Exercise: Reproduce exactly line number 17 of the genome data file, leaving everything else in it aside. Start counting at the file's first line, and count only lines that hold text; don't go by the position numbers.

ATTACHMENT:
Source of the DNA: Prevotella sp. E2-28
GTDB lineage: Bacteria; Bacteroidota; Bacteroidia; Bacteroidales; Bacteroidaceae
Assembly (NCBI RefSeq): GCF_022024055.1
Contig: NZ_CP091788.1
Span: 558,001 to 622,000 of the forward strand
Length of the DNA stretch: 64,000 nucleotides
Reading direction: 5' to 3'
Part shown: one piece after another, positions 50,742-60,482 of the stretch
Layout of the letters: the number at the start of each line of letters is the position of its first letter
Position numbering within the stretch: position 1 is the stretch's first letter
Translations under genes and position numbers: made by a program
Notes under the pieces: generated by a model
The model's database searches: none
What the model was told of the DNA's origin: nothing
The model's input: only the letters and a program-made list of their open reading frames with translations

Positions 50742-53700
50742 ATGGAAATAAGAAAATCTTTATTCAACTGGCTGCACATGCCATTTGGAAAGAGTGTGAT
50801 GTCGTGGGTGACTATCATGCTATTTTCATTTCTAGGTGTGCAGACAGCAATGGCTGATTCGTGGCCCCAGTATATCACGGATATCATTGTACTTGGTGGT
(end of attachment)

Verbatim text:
50742 ATGGAAATAAGAAAATCTTTATTCAACTGGCTGCACATGCCATTTGGAAAGAGTGTGAT